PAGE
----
Sesame Street has been in the media spotlight in ways it never wanted to be. First, Mitt Romney during the presidential debates, threatened to cut funding to the Public Broadcasting System, which airs Sesame Street. Sesame Street reps answered with a quick smack down of Romney’s implied assertion that the government funds the educational children’s show. Next PR task was to order the Democratic party to stop running a subsequent Romney attack ad featuring Big Bird.
While Big Bird was safe after President Obama’s re-election, Elmo, the furry red monster, was next in the media’s sights. This week, Kevin Clash, Sesame Street puppeteer and the voice of Elmo, was accused of having a sexual relationship with a man who was underage at the time. The firestorm of scandal lasted one day; the accuser quickly recanted his story when details didn’t add up.
Sesame Street maintained a terse tone when issuing the statement on Clash, saying that management had met with the accuser, conducted a thorough investigation, and found the allegation to be unsubstantiated. “Kevin exercised poor judgment and violated company policy regarding internet usage,” the statement reads, “and he was disciplined.” Clash has since taken a leave of absence. Who knew life on Sesame Street could be so fraught with PR dangers?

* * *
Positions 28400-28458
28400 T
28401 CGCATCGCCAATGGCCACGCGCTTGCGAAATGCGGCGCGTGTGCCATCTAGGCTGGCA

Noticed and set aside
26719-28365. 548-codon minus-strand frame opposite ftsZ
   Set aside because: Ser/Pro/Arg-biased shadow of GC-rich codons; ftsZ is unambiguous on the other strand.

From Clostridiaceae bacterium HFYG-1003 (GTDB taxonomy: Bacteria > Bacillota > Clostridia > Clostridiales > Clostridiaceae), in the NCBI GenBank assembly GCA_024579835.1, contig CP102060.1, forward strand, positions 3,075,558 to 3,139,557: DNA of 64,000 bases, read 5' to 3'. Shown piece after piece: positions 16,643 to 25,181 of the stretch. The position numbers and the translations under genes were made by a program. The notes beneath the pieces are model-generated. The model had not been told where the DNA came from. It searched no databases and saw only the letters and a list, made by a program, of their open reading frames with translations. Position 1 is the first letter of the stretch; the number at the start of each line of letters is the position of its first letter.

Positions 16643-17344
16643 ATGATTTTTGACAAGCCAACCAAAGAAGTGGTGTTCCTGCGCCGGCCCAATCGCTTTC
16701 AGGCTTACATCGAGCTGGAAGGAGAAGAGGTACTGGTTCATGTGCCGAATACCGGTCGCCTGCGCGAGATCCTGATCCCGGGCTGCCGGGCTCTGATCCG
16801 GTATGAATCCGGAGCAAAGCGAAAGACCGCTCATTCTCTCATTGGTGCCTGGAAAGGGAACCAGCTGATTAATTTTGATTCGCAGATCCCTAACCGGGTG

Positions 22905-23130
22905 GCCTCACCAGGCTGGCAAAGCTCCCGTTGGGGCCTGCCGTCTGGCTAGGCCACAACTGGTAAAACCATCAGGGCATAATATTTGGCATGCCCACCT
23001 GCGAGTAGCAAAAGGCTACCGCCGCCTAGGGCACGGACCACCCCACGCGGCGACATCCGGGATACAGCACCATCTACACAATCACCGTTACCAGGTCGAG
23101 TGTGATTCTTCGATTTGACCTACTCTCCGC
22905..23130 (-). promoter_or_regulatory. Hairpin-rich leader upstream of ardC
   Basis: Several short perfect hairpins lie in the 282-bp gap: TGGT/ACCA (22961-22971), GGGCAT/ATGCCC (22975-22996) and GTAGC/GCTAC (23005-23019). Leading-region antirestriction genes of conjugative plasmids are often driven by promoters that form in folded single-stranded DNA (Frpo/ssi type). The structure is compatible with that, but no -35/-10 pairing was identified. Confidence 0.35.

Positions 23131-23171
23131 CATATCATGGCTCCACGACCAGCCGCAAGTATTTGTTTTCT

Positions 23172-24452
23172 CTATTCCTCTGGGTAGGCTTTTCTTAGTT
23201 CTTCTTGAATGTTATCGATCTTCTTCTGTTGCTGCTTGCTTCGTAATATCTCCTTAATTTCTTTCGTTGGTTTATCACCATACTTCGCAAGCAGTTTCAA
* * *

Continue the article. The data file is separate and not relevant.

The PR Verdict: “B” (Good Show) for Sesame Street. By maintaining an impartial tone – even toward one of their own – their image stays professional, businesslike, and neutral to all who might help or harm.
The PR Takeaway: Authority comes with neutrality. Sesame Street could have used Romney’s Big Bird slam to their advantage, but they knew the political winds could turn against them just as easily. In the Elmo-Clash situation, had they shown full support for the furry monster’s alter-ego and other accusers turned up, the whole company might have been blighted. While the public, on the record statements so far might make Sesame Street seem a chilly place, the company’s neutral and authoritative tone over the last weeks has secured its brand and singular purpose: providing the best in televised children’s education. Big Bird and friends can continue to sleep easy on the street.